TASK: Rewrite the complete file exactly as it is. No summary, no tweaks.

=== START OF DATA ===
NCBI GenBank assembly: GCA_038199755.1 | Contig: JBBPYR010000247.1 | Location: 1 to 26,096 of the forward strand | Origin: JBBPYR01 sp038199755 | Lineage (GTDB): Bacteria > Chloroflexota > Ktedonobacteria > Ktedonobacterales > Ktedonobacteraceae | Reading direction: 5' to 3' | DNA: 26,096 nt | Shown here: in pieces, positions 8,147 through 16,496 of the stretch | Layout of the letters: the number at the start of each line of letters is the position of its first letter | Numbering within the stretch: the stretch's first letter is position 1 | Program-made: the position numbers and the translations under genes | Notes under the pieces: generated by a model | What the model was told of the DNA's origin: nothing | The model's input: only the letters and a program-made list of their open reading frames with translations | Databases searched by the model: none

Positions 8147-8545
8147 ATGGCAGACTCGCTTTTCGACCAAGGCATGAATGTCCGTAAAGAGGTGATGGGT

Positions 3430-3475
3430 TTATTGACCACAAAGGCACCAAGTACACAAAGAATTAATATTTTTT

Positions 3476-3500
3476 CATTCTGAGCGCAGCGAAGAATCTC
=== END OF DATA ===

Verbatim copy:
NCBI GenBank assembly: GCA_038199755.1 | Contig: JBBPYR010000247.1 | Location: 1 to 26,096 of the forward strand | Origin: JBBPYR01 sp038199755 | Lineage (GTDB): Bacteria > Chloroflexota > Ktedonobacteria > Ktedonobacterales > Ktedonobacteraceae | Reading direction: 5' to 3' | DNA: 26,096 nt | Shown here: in pieces, positions 8,147 through 16,496 of the stretch | Layout of the letters: the number at the start of each line of letters is the position of its first letter | Numbering within the stretch: the stretch's first letter is position 1 | Program-made: the position numbers and the translations under genes | Notes under the pieces: generated by a model | What the model was told of the DNA's origin: nothing | The model's input: only the letters and a program-made list of their open reading frames with translations | Databases searched by the model: none

Positions 8147-8545
8147 ATGGCAGACTCGCTTTTCGACCAAGGCATGAATGTCCGTAAAGAGGTGATGGGT

Positions 3430-3475
3430 TTATTGACCACAAAGGCACCAAGTACACAAAGAATTAATATTTTTT

Positions 3476-3500
3476 CATTCTGAGCGCAGCGAAGAATCTC